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Closer to using aspirin for cancer prevention
April 10th, 2012
02:14 PM ET

Closer to using aspirin for cancer prevention

A new report in the journal Nature Reviews Clinical Oncology suggests that we could be inching closer to using aspirin as part of clinical guidelines in cancer prevention.

The U.S. Preventive Services Task Force encourages an aspirin regimen for some patients to prevent heart problems and strokes.

Aspirin has also been shown to reduce the risk of colorectal cancer and colorectal polyps. Although taking aspirin daily has some promising benefits, it can also raise the risk of gastrointestinal bleeding.

The report released this week looked at recent studies of aspirin’s impact on cancer prevention. In March, two studies published in the Lancet and one in Lancet Oncology suggested that aspirin could have protective effects against various types of cancer.
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Veteran newsman Mike Wallace dead at 93
April 10th, 2012
08:29 AM ET

Mike Wallace's public battle with depression

Since his death at age 93 Saturday, much has been written about hard-edged ex-"60 Minutes" reporter Mike Wallace's epic verbal battles with world leaders, swindlers and alleged crime bosses.

But in 2005, Wallace made news of his own when he acknowledged his longtime war with depression a fight that nearly caused him to take his own life.

"I came perilously close to committing suicide," Wallace wrote in his memoir "Between You and Me."
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U.S. teen birth rate drops to a record low
April 10th, 2012
03:30 AM ET

U.S. teen birth rate drops to a record low

The teenage birth rate in the United States has fallen to a record low in the seven decades since such statistics were last collected.

A report released Tuesday by the National Center for Health Statistics showed the teenage birth rate for American teenagers fell 9% from 2009 to 2010. The national level, 34.3 teenage births per 1,000 women between the ages of 15-19, is the lowest since 1946.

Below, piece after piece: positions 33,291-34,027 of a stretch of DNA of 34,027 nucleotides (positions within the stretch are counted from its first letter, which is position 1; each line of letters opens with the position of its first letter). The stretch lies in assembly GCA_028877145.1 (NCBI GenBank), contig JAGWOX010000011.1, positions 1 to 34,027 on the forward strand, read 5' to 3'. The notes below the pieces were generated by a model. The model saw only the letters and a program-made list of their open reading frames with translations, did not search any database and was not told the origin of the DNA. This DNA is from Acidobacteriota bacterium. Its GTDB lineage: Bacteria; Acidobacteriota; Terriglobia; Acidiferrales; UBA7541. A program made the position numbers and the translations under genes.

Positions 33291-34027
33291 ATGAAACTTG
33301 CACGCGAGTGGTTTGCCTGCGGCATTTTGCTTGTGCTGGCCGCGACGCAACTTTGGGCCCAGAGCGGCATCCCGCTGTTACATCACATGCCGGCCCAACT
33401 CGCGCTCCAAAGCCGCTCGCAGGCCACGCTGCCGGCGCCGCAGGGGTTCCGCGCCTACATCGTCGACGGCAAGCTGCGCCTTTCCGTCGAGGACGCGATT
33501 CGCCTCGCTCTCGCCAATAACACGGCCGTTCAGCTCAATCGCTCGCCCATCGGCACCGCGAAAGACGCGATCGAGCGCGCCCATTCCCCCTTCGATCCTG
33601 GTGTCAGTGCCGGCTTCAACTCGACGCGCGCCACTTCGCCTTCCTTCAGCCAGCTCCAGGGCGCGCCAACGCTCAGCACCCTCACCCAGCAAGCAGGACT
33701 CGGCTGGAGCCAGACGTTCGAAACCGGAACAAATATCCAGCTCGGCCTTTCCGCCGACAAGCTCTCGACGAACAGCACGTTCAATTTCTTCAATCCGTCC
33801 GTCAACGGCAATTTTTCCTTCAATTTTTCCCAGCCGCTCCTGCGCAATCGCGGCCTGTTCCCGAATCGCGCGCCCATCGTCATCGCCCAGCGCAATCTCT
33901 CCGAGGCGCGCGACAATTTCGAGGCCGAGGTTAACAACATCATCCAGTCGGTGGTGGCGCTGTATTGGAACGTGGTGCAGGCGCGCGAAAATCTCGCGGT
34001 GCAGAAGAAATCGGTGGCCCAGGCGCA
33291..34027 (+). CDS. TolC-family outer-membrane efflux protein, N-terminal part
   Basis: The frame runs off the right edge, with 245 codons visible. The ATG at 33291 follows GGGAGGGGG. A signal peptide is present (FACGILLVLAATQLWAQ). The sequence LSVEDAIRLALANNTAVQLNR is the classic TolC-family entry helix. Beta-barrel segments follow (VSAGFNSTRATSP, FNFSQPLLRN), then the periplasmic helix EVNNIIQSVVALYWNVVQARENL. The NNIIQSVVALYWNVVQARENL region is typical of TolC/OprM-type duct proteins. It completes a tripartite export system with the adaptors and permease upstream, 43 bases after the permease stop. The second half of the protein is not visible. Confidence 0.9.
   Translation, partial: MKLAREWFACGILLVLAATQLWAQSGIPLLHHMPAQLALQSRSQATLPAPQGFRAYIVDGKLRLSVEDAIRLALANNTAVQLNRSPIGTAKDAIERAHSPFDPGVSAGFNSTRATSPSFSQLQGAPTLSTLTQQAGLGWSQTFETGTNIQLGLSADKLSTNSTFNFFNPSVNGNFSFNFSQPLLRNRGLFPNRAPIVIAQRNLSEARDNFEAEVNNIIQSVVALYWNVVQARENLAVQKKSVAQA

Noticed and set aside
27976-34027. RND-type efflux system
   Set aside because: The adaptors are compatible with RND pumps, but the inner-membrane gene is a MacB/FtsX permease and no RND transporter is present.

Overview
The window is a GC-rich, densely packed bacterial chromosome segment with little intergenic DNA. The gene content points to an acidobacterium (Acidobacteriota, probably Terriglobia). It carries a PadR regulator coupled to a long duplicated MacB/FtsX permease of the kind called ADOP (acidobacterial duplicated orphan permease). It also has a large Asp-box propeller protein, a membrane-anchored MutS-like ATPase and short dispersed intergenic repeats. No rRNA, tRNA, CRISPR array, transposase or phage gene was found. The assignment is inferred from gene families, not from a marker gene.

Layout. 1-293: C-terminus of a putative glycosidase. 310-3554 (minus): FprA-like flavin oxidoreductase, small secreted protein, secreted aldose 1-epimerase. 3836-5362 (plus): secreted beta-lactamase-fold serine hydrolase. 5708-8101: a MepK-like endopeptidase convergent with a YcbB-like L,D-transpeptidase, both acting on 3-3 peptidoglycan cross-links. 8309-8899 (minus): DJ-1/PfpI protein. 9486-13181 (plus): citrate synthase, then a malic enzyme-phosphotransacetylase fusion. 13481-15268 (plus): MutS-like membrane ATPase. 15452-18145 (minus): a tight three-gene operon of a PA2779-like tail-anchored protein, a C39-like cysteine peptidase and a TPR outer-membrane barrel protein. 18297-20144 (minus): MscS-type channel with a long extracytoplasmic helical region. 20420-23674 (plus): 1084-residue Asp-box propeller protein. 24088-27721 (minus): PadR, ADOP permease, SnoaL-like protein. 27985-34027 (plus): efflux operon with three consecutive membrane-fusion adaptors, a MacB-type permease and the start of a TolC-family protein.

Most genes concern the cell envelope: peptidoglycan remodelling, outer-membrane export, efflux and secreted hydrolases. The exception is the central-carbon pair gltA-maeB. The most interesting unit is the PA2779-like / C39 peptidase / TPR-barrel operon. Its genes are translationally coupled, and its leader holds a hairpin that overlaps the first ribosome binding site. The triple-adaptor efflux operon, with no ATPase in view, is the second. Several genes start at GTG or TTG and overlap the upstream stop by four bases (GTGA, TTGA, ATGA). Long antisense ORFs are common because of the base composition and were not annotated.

The rates dropped across all racial and ethnic groups, and nearly all states. Experts suggested that the numbers may mean more teens are delaying sex or using contraception, representing gains for both abstinence-only and contraceptive education programs.
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Brain tumors linked to dental X-rays
April 10th, 2012
12:01 AM ET

Brain tumors linked to dental X-rays

A study published this week in the journal Cancer shows that people who have had dental X-rays are more likely to develop a type of brain tumor called meningioma than those who have not.

This does not prove that dental X-rays cause tumors. But it supports previous research about the connection. Dental X-rays have also been implicated in thyroid cancer. But there's still significant doubt about the existence of any direct relationship between meningioma and dental X-rays, and dental professionals were quick to call for more research, saying the study was less than perfect.

"It’s a cautionary tale ... we do know that radiation can cause tumors, and we have to be judicious with its use," said Dr. Donald O’Rourke, an associate professor of neurosurgery at the University of Pennsylvania who was not involved in the study.

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About this blog

Get a behind-the-scenes look at the latest stories from CNN Chief Medical Correspondent, Dr. Sanjay Gupta, Senior Medical Correspondent Elizabeth Cohen and the CNN Medical Unit producers. They'll share news and views on health and medical trends - info that will help you take better care of yourself and the people you love.

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